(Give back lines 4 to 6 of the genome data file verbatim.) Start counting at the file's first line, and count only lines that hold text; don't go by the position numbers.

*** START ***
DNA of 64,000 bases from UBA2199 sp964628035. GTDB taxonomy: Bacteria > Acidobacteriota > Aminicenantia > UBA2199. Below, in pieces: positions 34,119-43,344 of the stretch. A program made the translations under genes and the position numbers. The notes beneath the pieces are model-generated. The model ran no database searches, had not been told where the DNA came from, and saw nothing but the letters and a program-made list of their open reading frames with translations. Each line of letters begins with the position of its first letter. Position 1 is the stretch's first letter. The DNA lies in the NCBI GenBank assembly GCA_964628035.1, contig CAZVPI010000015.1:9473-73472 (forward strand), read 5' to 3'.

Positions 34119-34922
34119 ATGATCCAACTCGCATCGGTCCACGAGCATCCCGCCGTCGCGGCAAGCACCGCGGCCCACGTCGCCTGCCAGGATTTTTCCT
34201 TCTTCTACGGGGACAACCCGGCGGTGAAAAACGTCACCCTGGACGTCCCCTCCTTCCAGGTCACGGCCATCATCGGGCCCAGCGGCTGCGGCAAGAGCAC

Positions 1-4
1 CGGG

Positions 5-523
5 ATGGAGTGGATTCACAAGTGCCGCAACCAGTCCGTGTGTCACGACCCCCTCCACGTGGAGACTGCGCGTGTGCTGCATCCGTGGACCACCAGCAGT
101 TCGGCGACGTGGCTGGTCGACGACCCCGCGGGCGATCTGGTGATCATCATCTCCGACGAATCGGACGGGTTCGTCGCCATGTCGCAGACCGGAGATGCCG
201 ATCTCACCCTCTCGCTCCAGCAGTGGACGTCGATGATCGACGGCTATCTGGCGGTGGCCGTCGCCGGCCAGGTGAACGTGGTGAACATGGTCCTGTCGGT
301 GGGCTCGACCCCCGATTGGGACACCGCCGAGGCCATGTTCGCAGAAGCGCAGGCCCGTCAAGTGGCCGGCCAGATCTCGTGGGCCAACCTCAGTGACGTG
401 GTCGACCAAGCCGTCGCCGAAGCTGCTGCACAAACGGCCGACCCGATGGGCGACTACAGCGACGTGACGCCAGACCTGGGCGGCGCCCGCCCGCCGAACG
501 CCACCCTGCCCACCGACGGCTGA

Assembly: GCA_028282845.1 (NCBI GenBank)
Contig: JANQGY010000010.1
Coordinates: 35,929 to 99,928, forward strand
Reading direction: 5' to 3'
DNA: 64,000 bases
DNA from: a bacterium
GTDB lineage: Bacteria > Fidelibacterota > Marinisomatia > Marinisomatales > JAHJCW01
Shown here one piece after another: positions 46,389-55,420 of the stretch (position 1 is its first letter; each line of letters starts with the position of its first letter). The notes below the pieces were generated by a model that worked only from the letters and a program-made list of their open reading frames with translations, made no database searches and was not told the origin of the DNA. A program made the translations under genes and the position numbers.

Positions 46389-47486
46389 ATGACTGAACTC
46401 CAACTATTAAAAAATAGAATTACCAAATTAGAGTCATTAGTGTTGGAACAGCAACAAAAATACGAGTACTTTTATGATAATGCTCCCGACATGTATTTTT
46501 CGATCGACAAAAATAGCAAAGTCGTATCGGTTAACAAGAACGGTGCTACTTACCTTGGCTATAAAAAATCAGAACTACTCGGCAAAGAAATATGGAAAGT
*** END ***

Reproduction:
34201 TCTTCTACGGGGACAACCCGGCGGTGAAAAACGTCACCCTGGACGTCCCCTCCTTCCAGGTCACGGCCATCATCGGGCCCAGCGGCTGCGGCAAGAGCAC

Positions 1-4
1 CGGG